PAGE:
Understanding update and delete operations using Python client library

In the previous blog post, we discussed how to create and retrieve a NetApp® ONTAP® object of a type using the Python client library (PCL). We also saw how to use PCL methods like get_collection(), from_dict(), to_dict(), post(), and get(). This post, Part 3, discusses how to do update(PATCH) and delete(DELETE) operations on ONTAP objects using PCL methods. Also,  a few PCL sample scripts are available on GitHub for reference.

Update an ONTAP object using the Python client library

The following code snippet shows how to use PCL to do an update operation by delving into the code. This code snippet updates the name of an existing volume:

# STEP 1
new_volume_name= input("Enter the new name of the Volume: ")
try:
# STEP 2
    volume = Volume.find(name=volume_name)
# STEP 3
    volume.name = new_volume_name
# STEP 4
try:
    if volume.patch(poll=True):
        print("The Volume  has been updated/patched Successfully")
except NetAppRestError as error:
    print("Exception caught :" + str(error))

Step 1

# STEP 1
new_volume_name= input("Enter the new name of the Volume: ")

This step obtains the new name to update the name of an existing volume.

Step 2

# STEP 2
    volume = Volume.find(name=volume_name)

In this step, we use the PCL find() method to find an instance of an object on the host, given a query. The host is queried with the provided key/value pairs to find a matching resource. If 0 are found, None is returned. If more than 1 are found, an error is raised or returned. If there is exactly 1 matching record, it is returned.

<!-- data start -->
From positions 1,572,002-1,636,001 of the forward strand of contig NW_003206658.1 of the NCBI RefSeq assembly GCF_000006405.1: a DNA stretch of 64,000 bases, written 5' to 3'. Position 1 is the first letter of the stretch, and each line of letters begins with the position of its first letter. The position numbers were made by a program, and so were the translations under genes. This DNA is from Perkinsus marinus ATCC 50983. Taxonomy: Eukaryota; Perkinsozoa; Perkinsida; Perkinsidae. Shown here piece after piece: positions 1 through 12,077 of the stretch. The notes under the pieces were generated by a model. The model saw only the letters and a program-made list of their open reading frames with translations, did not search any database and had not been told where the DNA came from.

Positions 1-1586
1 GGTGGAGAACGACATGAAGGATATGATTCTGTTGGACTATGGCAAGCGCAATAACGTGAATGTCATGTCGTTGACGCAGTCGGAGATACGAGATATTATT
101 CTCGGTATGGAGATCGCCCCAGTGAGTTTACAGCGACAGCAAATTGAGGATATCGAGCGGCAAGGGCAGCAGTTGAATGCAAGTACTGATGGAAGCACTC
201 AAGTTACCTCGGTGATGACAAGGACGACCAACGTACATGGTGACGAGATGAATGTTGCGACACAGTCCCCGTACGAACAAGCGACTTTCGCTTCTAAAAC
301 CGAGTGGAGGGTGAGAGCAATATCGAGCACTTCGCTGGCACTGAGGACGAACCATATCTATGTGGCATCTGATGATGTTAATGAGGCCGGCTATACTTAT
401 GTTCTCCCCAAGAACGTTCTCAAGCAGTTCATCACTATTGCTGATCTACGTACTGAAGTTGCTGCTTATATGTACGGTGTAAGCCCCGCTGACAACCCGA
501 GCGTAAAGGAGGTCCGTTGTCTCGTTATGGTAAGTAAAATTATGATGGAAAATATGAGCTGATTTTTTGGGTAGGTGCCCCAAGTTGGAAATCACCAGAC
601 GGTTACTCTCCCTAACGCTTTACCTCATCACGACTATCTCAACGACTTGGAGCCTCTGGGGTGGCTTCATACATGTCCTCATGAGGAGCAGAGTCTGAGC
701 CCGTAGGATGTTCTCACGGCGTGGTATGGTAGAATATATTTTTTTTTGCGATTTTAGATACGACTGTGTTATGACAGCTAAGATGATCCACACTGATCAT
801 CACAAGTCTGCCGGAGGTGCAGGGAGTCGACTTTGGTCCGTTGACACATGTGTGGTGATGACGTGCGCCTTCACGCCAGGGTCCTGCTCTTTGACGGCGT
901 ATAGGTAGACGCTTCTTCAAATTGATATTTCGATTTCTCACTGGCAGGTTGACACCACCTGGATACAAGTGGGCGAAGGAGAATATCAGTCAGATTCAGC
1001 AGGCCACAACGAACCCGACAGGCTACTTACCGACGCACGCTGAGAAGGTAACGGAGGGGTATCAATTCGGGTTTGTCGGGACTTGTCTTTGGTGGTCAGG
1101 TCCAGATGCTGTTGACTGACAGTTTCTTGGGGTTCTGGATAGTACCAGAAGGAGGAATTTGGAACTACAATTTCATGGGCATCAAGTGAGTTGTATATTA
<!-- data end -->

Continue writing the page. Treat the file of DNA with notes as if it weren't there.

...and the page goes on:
The find() method takes the following as argument:*args, which represents a parent key that is used to build the  /api/foos/{foo.name}/bars; connection (storage connection); max_records (maximum records to be returned); **kwargs, any key/value pairs that can be sent as query parameters.

Here are a few examples:

  • The following example shows how to use the find method by passing a dictionary:

     Volume.find(**{'svm.name': svm_config['name'], 'comment': 'find me'})

  • The following example shows how to use the find method by passing a specific parameter as a key value:

     Svm.find(name=svmname)

  • The following example shows how to use the find method for objects like qtree and snapshots: /storage/volumes/{volume.uuid}/qtree/{uuid}.

     Qtree.find(vol_uuid,name=qtree_name) 

Step 3

# STEP 3
    volume.name = new_volume_name

This step sets the new volume name to the instance of the volume object that has been returned by the find method.

Step 4:  

# STEP 4
try:
if volume.patch(poll=True):
print("The Volume  has been updated/patched Successfully")
except NetAppRestError as error:
print("Exception caught :" + str(error))

Now we update the volume object with the new volume name. The patch method sends the difference in the object’s state to the host as a modification request, calculates the difference in the object’s state since the last time it interacted with the host, and sends that information in the request body.